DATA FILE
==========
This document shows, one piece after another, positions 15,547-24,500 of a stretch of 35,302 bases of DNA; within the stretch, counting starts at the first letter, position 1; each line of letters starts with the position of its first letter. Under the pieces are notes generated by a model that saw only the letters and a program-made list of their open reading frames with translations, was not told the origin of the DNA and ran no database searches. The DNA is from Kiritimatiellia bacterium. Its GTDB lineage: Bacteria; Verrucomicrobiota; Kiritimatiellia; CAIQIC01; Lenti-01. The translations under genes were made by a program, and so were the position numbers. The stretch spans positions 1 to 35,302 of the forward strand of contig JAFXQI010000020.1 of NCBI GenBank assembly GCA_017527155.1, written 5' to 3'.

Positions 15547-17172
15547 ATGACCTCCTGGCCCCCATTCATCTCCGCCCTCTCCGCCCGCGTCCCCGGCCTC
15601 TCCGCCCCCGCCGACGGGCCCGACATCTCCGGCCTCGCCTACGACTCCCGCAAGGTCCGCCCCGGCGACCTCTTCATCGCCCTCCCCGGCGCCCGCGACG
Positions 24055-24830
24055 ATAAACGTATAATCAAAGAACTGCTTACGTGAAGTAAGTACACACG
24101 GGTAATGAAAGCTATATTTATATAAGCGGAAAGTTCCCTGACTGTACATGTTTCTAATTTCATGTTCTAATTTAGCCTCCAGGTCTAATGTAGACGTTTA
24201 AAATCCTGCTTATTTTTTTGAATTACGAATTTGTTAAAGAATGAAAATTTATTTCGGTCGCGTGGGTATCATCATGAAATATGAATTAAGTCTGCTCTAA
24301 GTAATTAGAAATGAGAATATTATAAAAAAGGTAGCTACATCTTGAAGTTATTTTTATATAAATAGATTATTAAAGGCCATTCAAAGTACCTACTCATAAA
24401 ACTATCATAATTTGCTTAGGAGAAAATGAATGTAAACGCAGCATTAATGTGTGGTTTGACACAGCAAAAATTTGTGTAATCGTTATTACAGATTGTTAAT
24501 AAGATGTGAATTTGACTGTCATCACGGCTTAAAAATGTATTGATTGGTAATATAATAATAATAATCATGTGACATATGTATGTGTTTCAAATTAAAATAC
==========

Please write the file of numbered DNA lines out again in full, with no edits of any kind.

This document shows, one piece after another, positions 15,547-24,500 of a stretch of 35,302 bases of DNA; within the stretch, counting starts at the first letter, position 1; each line of letters starts with the position of its first letter. Under the pieces are notes generated by a model that saw only the letters and a program-made list of their open reading frames with translations, was not told the origin of the DNA and ran no database searches. The DNA is from Kiritimatiellia bacterium. Its GTDB lineage: Bacteria; Verrucomicrobiota; Kiritimatiellia; CAIQIC01; Lenti-01. The translations under genes were made by a program, and so were the position numbers. The stretch spans positions 1 to 35,302 of the forward strand of contig JAFXQI010000020.1 of NCBI GenBank assembly GCA_017527155.1, written 5' to 3'.

Positions 15547-17172
15547 ATGACCTCCTGGCCCCCATTCATCTCCGCCCTCTCCGCCCGCGTCCCCGGCCTC
15601 TCCGCCCCCGCCGACGGGCCCGACATCTCCGGCCTCGCCTACGACTCCCGCAAGGTCCGCCCCGGCGACCTCTTCATCGCCCTCCCCGGCGCCCGCGACG
Positions 24055-24830
24055 ATAAACGTATAATCAAAGAACTGCTTACGTGAAGTAAGTACACACG
24101 GGTAATGAAAGCTATATTTATATAAGCGGAAAGTTCCCTGACTGTACATGTTTCTAATTTCATGTTCTAATTTAGCCTCCAGGTCTAATGTAGACGTTTA
24201 AAATCCTGCTTATTTTTTTGAATTACGAATTTGTTAAAGAATGAAAATTTATTTCGGTCGCGTGGGTATCATCATGAAATATGAATTAAGTCTGCTCTAA
24301 GTAATTAGAAATGAGAATATTATAAAAAAGGTAGCTACATCTTGAAGTTATTTTTATATAAATAGATTATTAAAGGCCATTCAAAGTACCTACTCATAAA
24401 ACTATCATAATTTGCTTAGGAGAAAATGAATGTAAACGCAGCATTAATGTGTGGTTTGACACAGCAAAAATTTGTGTAATCGTTATTACAGATTGTTAAT
24501 AAGATGTGAATTTGACTGTCATCACGGCTTAAAAATGTATTGATTGGTAATATAATAATAATAATCATGTGACATATGTATGTGTTTCAAATTAAAATAC